Thursday, June 25, 2009

An Interview With Dr. Kevin Atticks


Dr. Kevin Atticks is the executive director of the Maryland Wineries Association, the industry trade group representing Maryland’s wineries. He is a regular contributor to the Maryland Beverage Journal, Daily Record and was the wine editor of The Grapevine magazine. Atticks was the founding host of Word on Wine – a weekly show that explores the history and culture of wine WBJC-FM in Baltimore.

Atticks has been writing about wine since 1997 when he took interest in wineries in Colorado. After traversing that state and all of its wineries, Kevin returned to his home state of Maryland to publish a tour guide to the local wineries, titled “Discovering Maryland Wineries,” the first of its kind in the state.

Atticks then researched the wineries surrounding Lake Erie and soon published “Discovering Lake Erie Wineries,” which covers wineries in the lake regions of Pennsylvania, New York, Ohio and Ontario. The series continued in 2000 with the publication of “Discovering New Jersey Wineries.”

He has been a member of the Communication faculty at Loyola College since 1999, where he teaches public relations and publication design.


Kevin Atticks


What is the biggest challenge facing wine in your state today? The biggest challenges our wineries face are the post-prohibition restrictions still in law. Many don’t make any sense, or contradict traditional winery operations. Secondly, we have five different growing regions throughout the state and it’s taken our industry decades to sort out which grapes grow best in each. Now, we’re finally seeing that the southern part of our state is more of a Italian/southern Mediterranean growing style, and we’ve got a region that can handle the Bordeaux varieties and so on.

What is the difference between wine in your region from ten years ago to today? There’s a lot more of it! And there’s more expertise in the region than there was tens years ago so new wineries are opening their doors with high quality wine and great marketing.

Where do you think wine in your region will be 10 years from now? We’ll have 60-80 wineries in the state and we’ll have made a reputation for certain grapes in each of our five distinct growing regions. Ten years ago Chardonnay, Cabernet Sauvignon, Vidal and Chambourcin were planted everywhere…and they may not have been the best grapes for some of our regions. Now we’ve got superb Sauvignon Blanc, Albariño, Malbec, Barbera, etc.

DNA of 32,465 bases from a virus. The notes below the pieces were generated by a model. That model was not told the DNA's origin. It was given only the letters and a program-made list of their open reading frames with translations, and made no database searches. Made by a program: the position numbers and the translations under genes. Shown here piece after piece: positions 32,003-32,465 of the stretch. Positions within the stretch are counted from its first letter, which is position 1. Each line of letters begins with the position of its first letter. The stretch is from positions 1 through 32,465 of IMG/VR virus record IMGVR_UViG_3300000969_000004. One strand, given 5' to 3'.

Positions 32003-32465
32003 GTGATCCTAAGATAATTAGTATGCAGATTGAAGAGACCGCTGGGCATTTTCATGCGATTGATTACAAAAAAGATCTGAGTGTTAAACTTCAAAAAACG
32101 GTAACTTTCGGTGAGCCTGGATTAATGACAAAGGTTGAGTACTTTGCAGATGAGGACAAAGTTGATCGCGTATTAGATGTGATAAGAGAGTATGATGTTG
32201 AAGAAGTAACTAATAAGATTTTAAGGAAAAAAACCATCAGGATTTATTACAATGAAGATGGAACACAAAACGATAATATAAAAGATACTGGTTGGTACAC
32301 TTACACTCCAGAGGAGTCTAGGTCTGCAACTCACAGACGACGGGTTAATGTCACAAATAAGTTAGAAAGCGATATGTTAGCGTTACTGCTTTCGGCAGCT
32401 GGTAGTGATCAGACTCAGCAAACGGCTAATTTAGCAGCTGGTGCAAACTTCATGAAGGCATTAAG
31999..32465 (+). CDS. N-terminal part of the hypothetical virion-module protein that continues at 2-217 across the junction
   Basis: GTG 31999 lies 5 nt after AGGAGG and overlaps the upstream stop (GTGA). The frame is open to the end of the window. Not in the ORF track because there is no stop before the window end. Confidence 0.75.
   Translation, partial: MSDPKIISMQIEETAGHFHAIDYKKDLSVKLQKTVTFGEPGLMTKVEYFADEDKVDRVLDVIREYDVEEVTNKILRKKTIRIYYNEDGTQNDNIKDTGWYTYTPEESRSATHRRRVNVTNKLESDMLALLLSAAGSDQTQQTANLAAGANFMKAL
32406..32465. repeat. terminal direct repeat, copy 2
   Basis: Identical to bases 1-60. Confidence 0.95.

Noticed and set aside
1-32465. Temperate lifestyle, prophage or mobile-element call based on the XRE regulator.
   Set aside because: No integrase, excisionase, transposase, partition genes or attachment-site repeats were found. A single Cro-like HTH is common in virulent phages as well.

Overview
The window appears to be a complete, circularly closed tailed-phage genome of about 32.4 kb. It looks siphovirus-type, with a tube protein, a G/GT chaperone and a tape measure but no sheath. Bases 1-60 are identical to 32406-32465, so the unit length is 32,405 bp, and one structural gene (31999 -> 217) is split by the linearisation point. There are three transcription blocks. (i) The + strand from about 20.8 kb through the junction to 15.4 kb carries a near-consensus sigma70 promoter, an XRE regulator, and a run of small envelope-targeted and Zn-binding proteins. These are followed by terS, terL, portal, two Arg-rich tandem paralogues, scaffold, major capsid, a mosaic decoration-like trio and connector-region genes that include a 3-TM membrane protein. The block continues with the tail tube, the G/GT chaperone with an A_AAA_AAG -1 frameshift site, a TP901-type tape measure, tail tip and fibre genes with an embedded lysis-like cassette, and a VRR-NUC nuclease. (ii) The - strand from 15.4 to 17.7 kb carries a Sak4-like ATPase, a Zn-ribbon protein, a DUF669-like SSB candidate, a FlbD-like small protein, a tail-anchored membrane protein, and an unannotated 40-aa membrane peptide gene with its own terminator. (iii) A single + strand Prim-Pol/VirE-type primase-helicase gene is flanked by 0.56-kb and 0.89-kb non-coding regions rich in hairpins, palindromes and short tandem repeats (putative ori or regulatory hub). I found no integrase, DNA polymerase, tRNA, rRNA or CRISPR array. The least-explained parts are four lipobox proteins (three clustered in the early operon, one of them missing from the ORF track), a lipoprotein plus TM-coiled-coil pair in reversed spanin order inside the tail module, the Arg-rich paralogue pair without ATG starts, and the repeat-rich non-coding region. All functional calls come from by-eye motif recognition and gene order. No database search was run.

What’s the trend in wine in your region that has surprised you the most in the last 2-5 years? The diversity of grapes that we can grow well. You would never have thought that Maryland was a Gruner state, or an Albariño state, but we can grow the heck out of them.

Is there a new trend you expect to see in the next 2-3 years? I think the biggest thing we see on the horizon is the creation of appellations (AVAs) in the state …finding the outer perimeters of what grows where, and marketing the differences. We’re primed for appellations.

Do you find liquor stores and wine shops have been a good partner for your state grown wines? They are becoming good partners. We have a lot of work to do to encourage Marylanders to go to the stores and buy our wines. Retailers are in the business of selling wines from any/everywhere, and it’s our job to convince them through market demand that our wines have a place.

Regional wineries sometimes find it hard to sell wines outside of their state. How easy or difficult is it for your wineries to export their wines to other states…countries? We only have a few wineries whose markets have expanded beyond our state boundaries. We’re also bound by being a state that can’t ship to reciprocal states—like New York.

How big a part do festivals and farm markets play in your state‘s wine distribution? A large role. Many of our wineries attend festivals and farmers markets. They used to go for sales. As the retailers become bigger partners, farms stands and festivals become more about marketing than revenue.

What are the challenges of getting your wines covered by local press and the wine media? We find that the local press is interested when there is news. And so we have an easy time promoting MD wine when there’s an event, harvest, good growing season, etc. We’re a local crop, a local product. The wine media here and there pays attention to Maryland wine, but we haven’t made a national push yet. Our industry is still in its infancy, and we’re looking to grow our industry in a sustainable way first.

Are there any fears you may have too many wineries in your state? No. We’ve not had a problem with too many wineries. There’s enough interest in local wine that our wineries are able to sell everything they make, and the more wineries we have the more successful wine trails can become. Competition is healthy for any industry—only the weak suffer from competition.

Do you have any wine trails in your state? If so, how effective have they become? If not, why? We do and they are very effective. We have three wine trails with more on the way. Frederick wine trail. Patuxent wine trail. Chesapeake wine trail.

Are you finding there are enough grape growers to fill the demand created by wineries in your state? Absolutely not. We’re in desperate need for new grape growers. We have some crazy programs that have been enacted to get people to grow grapes here in Maryland.